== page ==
I'll give you another example. We use automation to process a six conductor cable for a jumper harness. We make about 1000 of these each day. While it is technically possible to automate this with some very expensive robotics and vision systems, the volume requirements would have to be ten times what we are producing to even consider doing that. The automation would cost well over US$2 million (yes I've looked). So we have unskilled workers who don't get paid much doing the work. Because of the cost of this automation (we can't afford it) we have to charge higher prices for our services which means we lose out on bids for work and cannot hire as many people. Lack of automation actually hinders our ability to hire more people because it limits our competitiveness.

I am not a Luddite, but we need to think about how tech affect society. I think most engineers would agree that there are certain technologies that are unethical to work in. To me, this is one of them.

Factory automation is not in any way unethical. People are the most flexible and useful asset companies have. Why would you limit your people to doing boring, repetitive tasks when they are capable of so much more? I'm guessing you have never worked an assembly line. It is mostly dull, soul crushing work that pays badly and grossly underutilizes what people can do. Come work on our assembly line for a few days and you'll be whistling a different tune. Factory automation lets us get more work and hire more people and the people we hire can be paid more and do more. It's a positive cycle.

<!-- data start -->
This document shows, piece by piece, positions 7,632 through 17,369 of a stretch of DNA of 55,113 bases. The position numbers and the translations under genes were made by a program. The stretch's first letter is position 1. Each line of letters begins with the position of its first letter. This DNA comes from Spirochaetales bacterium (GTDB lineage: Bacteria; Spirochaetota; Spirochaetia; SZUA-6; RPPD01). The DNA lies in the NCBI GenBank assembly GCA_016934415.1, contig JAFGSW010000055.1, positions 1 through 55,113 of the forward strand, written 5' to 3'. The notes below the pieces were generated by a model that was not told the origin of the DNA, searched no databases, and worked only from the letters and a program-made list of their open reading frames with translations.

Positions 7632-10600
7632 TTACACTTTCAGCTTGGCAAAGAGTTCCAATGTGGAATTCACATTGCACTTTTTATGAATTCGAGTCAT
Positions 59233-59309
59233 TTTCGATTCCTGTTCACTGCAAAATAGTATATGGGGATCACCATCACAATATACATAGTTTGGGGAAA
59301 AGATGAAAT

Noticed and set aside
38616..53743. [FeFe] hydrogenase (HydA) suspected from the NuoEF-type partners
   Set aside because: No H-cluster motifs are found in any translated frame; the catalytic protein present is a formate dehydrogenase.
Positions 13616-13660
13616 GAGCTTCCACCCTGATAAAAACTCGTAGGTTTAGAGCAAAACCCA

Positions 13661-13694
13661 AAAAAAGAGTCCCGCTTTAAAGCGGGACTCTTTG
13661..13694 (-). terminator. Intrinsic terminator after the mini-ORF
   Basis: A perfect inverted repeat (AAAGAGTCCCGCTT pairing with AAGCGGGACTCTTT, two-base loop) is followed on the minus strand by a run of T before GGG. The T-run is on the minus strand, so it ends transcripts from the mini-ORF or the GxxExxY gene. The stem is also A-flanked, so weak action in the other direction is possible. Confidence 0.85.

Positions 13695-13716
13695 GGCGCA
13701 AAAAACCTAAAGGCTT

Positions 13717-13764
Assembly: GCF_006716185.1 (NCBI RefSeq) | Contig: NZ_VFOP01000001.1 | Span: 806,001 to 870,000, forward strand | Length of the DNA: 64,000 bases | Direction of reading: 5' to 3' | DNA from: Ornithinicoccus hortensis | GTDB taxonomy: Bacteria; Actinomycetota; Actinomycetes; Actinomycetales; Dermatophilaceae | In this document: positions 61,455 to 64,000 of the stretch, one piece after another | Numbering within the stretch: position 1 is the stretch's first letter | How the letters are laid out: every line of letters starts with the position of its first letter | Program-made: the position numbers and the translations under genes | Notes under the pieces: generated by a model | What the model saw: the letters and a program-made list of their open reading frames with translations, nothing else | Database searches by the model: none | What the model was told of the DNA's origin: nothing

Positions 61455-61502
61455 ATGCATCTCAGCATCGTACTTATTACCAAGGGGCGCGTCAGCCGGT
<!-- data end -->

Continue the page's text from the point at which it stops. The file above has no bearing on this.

Re:Automation means more jobs (1)

couchslug (175151) | about 9 months ago | (#45642301)

In a huge number of cases, automation produces items manual production methods simply cannot produce.
CNC machining as an example. It's vital to the modern world because either a thing is made by CNC machining or it's made using equipment produced by CNC machining at some or all stages of production.

Re:Automation means more jobs (0)

Sir or Madman (2818071) | about 9 months ago | (#45642439)

I'd take an assembly line job over no job. The displaced unskilled laborer and the engineer who programs the device are not the same person. But I will be sure to tell anyone laid off by a robot to reapply once they've gotten their engineering degree.

"People are the most flexible and useful asset companies have."

No. People are people.

And by the way, the article is about temporary task-specific robots that can be deployed quickly. This is squarely aimed against "flexible" labor.

That said, it's great that you've found a way to increase jobs using automation.

Re:Automation means more jobs (0)

Anonymous Coward | about 9 months ago | (#45643007)

"People are the most flexible and useful asset companies have."